The Federal government (U.S. Bureau of Labor Statistics) reported that the unemployment rate ‘was essentially unchanged’ although employment increased by 175,000 jobs in May.
The senior population (age 55+) unemployment statistics have been improving this year on the face of things- steadily reducing each month from 6.0% in January to 5.3% in May. Female seniors are driving this improvement; their unemployment has steadily decreased from 5.9% in January to 4.3% in May. While the male senior population also decreased in the first quarter from 6.2% in January to 5.7% in March, the improvement sputtered in April and then up-ticked to 5.8% in May.
These numbers still account that there are 1.76 million seniors who want to work and cannot find employment; this does not count under-employed seniors (those who accept part-time employment although they desire full-time work). Compared to the prior month’s unemployment figure of 1.825 million, it is a 5.2% improvement, and almost 16% improvement over the prior-year month’s 2.09 million unemployed seniors.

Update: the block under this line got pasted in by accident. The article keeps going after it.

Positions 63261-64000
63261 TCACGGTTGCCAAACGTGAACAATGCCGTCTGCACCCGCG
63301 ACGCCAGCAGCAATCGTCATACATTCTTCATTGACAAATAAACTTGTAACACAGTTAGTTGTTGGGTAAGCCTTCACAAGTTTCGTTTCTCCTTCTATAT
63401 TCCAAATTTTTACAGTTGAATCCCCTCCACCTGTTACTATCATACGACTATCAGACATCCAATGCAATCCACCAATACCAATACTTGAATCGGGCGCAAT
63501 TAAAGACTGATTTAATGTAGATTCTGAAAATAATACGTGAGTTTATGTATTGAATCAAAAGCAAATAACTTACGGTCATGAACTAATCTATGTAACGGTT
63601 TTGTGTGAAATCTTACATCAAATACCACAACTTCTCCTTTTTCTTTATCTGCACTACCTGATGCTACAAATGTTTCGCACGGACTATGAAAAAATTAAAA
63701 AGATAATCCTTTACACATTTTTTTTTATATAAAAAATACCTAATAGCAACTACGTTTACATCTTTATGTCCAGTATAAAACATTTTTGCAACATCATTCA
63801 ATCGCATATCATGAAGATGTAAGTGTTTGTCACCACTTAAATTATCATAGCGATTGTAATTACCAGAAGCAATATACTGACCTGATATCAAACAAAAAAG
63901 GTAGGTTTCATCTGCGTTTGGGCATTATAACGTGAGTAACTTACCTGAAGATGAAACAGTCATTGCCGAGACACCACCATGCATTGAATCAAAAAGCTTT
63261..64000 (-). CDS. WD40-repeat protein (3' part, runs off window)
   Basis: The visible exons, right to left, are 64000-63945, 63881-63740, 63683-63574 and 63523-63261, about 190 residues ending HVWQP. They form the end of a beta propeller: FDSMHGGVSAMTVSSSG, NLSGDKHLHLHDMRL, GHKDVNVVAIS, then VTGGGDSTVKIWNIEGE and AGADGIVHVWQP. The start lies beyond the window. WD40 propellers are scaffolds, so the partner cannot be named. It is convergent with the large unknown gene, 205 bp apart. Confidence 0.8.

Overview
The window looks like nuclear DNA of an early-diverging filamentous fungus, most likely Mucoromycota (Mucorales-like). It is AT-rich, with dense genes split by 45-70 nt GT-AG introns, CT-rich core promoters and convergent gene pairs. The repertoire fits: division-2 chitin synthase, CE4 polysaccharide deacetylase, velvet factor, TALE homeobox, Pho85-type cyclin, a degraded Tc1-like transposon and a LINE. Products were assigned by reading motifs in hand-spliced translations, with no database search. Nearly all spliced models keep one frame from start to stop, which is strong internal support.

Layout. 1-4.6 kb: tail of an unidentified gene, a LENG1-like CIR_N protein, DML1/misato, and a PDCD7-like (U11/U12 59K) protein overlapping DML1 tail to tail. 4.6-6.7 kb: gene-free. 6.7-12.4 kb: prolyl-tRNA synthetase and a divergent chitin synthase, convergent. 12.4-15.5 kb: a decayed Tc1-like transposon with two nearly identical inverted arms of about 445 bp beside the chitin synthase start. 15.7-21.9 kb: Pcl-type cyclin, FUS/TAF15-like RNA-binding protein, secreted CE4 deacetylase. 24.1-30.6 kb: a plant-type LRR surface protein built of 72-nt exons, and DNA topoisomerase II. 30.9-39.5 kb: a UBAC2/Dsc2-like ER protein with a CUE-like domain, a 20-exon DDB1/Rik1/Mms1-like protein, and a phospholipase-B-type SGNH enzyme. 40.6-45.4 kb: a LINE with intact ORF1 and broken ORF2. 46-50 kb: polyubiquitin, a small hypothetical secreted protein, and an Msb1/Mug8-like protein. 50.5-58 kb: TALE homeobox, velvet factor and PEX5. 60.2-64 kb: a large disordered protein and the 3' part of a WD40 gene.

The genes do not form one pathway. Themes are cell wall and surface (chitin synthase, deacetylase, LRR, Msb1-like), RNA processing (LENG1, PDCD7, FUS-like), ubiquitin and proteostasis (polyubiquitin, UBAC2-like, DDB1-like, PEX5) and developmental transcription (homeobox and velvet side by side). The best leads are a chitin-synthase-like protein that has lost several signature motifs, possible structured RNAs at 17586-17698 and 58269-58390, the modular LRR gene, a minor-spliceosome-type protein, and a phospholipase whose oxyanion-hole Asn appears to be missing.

Although there is hope in these numbers, the same report notes that of all the unemployed, 54% remain unemployed for over 15 weeks and over a third (37%) remain unemployed for over a half-year.
So overall is this good news, or disappointing? I believe that we can all agree that the job hemorrhaging that started in 2008 has subsided, but how much steam does this recovery engine really have? Is the glass half empty or half full?
In a related topic, Philip Moeller (Is an Extended Senior Career in Your Future?) discusses the effects of baby boom demographics on the extended duration of careers. He argues that businesses find it in their best interests to hire seniors for responsible positions and presents several ways that businesses can make concessions to seniors to make a longer career palatable to the demands of their older life situations. Maybe that glass is half full after all!